Abscisic acid negatively interferes with basal defence of barley against Magnaporthe oryzae.

Ulferts S, Delventhal R, Splivallo R, Karlovsky P, Schaffrath U - BMC Plant Biol. (2015)

Abscisic acid and salicylic acid level in different barley genotypes. Seven-day-old primary barley leaves were harvested from cultivar Ingrid, Himalaya, Steptoe, the backcross line BCIngridmlo5, and the mutant Az34, respectively. Samples consisting of five leaves were analysed by HPLC-MS-MS for ABA (A) or SA (B) content. Means and standard deviations for three samples harvested in a single experiment are shown. The experiment was repeated twice for ABA and once for SA determination with similar results.
© Copyright Policy - open-access
Related In: Results  -  Collection

License 1 - License 2
Show All Figures
getmorefigures.php?uid=PMC4307682&req=5

Fig7: Abscisic acid and salicylic acid level in different barley genotypes. Seven-day-old primary barley leaves were harvested from cultivar Ingrid, Himalaya, Steptoe, the backcross line BCIngridmlo5, and the mutant Az34, respectively. Samples consisting of five leaves were analysed by HPLC-MS-MS for ABA (A) or SA (B) content. Means and standard deviations for three samples harvested in a single experiment are shown. The experiment was repeated twice for ABA and once for SA determination with similar results.
Mentions: We verified our finding that the reduced ABA-content in Az34 mutant plants was the cause for a lower degree of susceptibility against M. oryzae by chemical complementation. Therefore mutant plants were sprayed with a 20 μM solution of ABA prior to inoculation. Indeed, exogenous application of ABA slightly but significantly increased the number of lesions on Az34 mutant plants to a level as observed on wild type plants (Figure 6). Interestingly, the number of disease symptoms on chemically complemented Az34 mutant plants was still lower than observed for ABA-treated Steptoe wild type plants. Endogenous ABA-levels were 3.2 ng per g fresh weight for the cultivar Steptoe and approximately half of that for the Az34 mutant (Figure 7), indicating that ABA-biosynthesis was compromised rather than completely abolished in the mutant.Figure 6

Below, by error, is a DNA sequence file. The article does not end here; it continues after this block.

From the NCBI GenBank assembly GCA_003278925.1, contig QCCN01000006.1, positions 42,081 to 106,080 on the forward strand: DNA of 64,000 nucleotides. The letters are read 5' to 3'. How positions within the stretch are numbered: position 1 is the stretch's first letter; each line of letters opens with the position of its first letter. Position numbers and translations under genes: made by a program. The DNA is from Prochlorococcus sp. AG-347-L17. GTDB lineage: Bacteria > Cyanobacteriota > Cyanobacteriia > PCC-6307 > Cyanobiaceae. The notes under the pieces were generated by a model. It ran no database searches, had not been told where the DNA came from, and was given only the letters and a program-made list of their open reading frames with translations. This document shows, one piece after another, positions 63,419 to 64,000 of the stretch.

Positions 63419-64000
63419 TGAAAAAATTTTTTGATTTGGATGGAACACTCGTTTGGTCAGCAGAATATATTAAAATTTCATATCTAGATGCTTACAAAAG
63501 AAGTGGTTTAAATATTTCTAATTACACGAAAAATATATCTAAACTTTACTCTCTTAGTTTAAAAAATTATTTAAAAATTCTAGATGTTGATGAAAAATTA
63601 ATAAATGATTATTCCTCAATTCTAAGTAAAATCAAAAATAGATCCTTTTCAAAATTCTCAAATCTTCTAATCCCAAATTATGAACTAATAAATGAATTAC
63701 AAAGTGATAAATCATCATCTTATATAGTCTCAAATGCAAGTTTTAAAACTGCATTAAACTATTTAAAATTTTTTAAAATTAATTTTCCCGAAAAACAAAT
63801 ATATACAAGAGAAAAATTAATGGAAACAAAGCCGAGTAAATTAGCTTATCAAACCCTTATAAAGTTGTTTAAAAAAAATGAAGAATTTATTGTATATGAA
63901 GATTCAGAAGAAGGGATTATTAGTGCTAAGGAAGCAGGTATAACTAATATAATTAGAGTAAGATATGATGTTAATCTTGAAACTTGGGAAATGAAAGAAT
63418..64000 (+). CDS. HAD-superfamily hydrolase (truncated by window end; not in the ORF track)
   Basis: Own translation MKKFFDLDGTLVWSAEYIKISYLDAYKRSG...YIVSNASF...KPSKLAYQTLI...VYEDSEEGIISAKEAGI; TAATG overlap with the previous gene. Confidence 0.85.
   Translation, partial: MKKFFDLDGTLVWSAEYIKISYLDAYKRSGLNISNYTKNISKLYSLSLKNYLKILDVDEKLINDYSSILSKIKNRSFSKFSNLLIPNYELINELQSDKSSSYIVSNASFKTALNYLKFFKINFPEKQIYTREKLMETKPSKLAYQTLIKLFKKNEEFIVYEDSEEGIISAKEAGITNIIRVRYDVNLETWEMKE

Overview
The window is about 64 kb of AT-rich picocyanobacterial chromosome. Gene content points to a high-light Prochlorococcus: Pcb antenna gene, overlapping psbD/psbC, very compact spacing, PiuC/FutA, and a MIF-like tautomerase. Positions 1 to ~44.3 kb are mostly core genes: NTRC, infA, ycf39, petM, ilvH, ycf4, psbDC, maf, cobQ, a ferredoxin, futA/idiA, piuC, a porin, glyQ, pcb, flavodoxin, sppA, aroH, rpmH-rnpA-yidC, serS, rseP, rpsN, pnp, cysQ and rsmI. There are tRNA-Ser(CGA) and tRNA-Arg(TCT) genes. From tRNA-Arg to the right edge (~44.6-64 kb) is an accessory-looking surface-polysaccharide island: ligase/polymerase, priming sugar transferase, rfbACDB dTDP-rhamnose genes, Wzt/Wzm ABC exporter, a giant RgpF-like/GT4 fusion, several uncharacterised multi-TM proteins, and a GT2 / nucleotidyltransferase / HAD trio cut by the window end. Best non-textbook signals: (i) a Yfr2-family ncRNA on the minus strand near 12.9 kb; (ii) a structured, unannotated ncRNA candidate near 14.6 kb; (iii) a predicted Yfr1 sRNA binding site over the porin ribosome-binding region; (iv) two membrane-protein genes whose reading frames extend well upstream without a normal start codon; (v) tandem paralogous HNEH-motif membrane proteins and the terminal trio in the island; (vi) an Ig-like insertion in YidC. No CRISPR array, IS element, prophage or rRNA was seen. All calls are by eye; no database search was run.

Bottom Line: Interestingly, endogenous ABA concentrations did not significantly change after infection of barley with M. oryzae.Our results revealed that elevated ABA levels led to a higher disease severity on barley leaves to M. oryzae.This supports earlier reports on the role of ABA in enhancing susceptibility of rice to the same pathogen and thereby demonstrates a host plant-independent function of this phytohormone in pathogenicity of monocotyledonous plants against M. oryzae.

View Article: PubMed Central - PubMed

Affiliation: Department of Plant Physiology, RWTH Aachen University, 52056, Aachen, Germany. sylvia.ulferts@gmx.de.

ABSTRACT

Background: Plant hormones are well known regulators which balance plant responses to abiotic and biotic stresses. We investigated the role of abscisic acid (ABA) in resistance of barley (Hordeum vulgare L.) against the plant pathogenic fungus Magnaporthe oryzae.

Results: Exogenous application of ABA prior to inoculation with M. oryzae led to more disease symptoms on barley leaves. This result contrasted the finding that ABA application enhances resistance of barley against the powdery mildew fungus. Microscopic analysis identified diminished penetration resistance as cause for enhanced susceptibility. Consistently, the barley mutant Az34, impaired in ABA biosynthesis, was less susceptible to infection by M. oryzae and displayed elevated penetration resistance as compared to the isogenic wild type cultivar Steptoe. Chemical complementation of Az34 mutant plants by exogenous application of ABA re-established disease severity to the wild type level. The role of ABA in susceptibility of barley against M. oryzae was corroborated by showing that ABA application led to increased disease severity in all barley cultivars under investigation except for the most susceptible cultivar Pallas. Interestingly, endogenous ABA concentrations did not significantly change after infection of barley with M. oryzae.

Conclusion: Our results revealed that elevated ABA levels led to a higher disease severity on barley leaves to M. oryzae. This supports earlier reports on the role of ABA in enhancing susceptibility of rice to the same pathogen and thereby demonstrates a host plant-independent function of this phytohormone in pathogenicity of monocotyledonous plants against M. oryzae.

No MeSH data available.


Related in: MedlinePlus